He was part of an anti-capitalist group that traveled around doing installations and disagreeing with Adam Smith. He encouraged us to take a bill from our wallets and attack it with the day-glo, deconstructing this venerated staple of our economy and turning it into art. It seemed this would be a great & ironic scheme to schiest a bunch of money from unsuspecting hippies, but the finished bills were solidly affixed to the tree with carpenter’s glue, so I think the Netherlander was being genuine.


People often approach me when I’m dancing. I dance kind of crazy. I like to think my style is that of a highly-sexed Transformer. From the recent movies, though, not the 80s show. That would be horrible dancing.

“Yoo!  Fuckin CRUSHIN it, man!” A tall raver with short blonde hair held his hand up and slammed it down on mine for a low five. “Wish I had those moves!”

“Did you SEE that guy dancing?!?”—a petite, ample-chested Korean girl wearing a half-thong and a skimpy bikini top pointed at me, the bright strings in her braids still swinging around her face post-dance. The person she was alerting was her boyfriend, but she was a superb dancer, and it’s nice to be appreciated, anyway.

The third person who commented during this particular set (after clasping his hands to the sides of his face a la Home Alone and going ‘WHHAAAA?!?’ for like 5 minutes) was named Connor. He couldn’t have weighed more than 120 pounds, lived near where I grew up in Connecticut, and had taken a LOT of molly.

After saying something about my moves, he introduced himself and immediately began filming a selfie of us dancing. It was for Snapchat.

“DROP THAT SHIT!!! DROP IT!!!!” he kept on screaming at the DJ, who was definably out of earshot.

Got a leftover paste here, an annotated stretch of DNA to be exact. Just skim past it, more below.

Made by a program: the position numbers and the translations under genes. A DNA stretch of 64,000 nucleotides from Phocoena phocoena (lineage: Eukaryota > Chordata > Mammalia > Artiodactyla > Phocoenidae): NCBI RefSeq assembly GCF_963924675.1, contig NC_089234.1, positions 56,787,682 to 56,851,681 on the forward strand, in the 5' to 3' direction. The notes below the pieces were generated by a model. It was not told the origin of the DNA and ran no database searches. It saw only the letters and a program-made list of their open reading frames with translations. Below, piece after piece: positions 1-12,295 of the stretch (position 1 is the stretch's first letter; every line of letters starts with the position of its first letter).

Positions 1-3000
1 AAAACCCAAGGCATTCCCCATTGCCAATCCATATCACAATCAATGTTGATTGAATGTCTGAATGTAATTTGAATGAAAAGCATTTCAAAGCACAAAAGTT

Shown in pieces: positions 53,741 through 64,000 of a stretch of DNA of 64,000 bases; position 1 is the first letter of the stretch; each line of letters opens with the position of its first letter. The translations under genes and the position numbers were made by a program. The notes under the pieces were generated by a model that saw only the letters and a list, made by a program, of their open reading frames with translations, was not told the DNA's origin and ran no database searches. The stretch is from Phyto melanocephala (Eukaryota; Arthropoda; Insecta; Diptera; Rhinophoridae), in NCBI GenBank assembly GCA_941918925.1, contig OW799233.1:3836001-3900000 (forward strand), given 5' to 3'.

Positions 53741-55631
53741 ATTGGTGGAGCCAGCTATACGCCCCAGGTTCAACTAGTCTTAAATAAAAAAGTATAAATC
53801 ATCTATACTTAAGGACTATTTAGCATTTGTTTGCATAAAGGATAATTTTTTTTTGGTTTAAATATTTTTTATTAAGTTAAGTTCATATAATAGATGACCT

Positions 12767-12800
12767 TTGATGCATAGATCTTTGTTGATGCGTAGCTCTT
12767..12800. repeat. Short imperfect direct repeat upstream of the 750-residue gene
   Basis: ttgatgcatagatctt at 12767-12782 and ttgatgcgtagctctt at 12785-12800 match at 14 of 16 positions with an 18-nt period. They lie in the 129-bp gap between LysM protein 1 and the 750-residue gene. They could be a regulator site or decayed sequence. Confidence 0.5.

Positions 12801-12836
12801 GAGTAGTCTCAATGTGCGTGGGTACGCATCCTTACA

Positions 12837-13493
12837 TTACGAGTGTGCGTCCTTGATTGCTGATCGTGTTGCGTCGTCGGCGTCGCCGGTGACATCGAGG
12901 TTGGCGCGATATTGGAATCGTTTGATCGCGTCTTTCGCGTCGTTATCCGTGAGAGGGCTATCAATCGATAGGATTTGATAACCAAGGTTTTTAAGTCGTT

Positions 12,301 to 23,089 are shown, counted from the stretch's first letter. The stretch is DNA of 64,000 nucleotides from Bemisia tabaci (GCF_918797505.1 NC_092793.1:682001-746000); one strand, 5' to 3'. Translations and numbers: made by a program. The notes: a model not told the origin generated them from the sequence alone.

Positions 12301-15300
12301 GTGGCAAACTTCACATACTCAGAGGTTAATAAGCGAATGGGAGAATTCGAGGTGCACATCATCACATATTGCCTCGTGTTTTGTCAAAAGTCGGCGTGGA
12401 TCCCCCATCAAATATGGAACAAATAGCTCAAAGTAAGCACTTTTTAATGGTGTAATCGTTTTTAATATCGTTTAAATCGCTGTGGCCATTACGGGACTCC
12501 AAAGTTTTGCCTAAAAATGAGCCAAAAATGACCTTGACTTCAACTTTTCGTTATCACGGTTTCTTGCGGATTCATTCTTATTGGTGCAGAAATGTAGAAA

He hopped back and forth from me to the two people he was there with—a pretty elfin-faced girl and (again) her boyfriend, a big guy with floppy goldenrod hair whose right calf and foot were encased in a plastic cast.

“Yo, I woke up SO fuckin hungover today.” He was by far the least energetic person visible in the crowd.

“I told myself yesterday it wasn’t a good time to party…shoulda jus’ saved it for today.” He looked disappointed in himself. Connor hopped back over and grasped the guy’s shoulders to get his attention. The guy tensed up and ignored him, directing his attention at me, so Connor just started massaging him.

I continued to dance between Aaron and the braided girl with the half-thong. Sound Remedy was spinning, a Venice Beach-based dubstep DJ. I glanced in the direction of Goldenrod while executing a particularly exotic dance move and saw that he was sitting on the ground, subtly vomiting into the space between his legs.

I grabbed the water out of my bag to offer it, but saw mid-way through the movement that Connor had already thrust a Dasani bottle in Goldenrod’s face. Goldenrod bitchily brushed it away, a sickly look on his face. He glanced up and saw my Poland Spring liter. He took it, nodding in thanks.

Connor was pure Connecticut whitebread, but at the same time was the type of person that other people in Connecticut would hate. It was a brand of hate the upper-class parts of Western CT had patented—effete and dismissive, demeaning and cruel. I immediately felt bad for him.

Or maybe they were all good friends, and Connor was just acting annoying because of all the molly.


Aaron and I sought out another tent to rage in. We gravitated to one packed with lights and smoke and steam and people throwing themselves around. Standing at the entrance like some sort of terrestrial Cerberus was a shirtless Latino wearing red camo pants and an over-the-cranium rubber mask. The mask was of a decapitated pig’s head with its mouth sewn shut. I couldn’t even tell if the mask had eyeholes.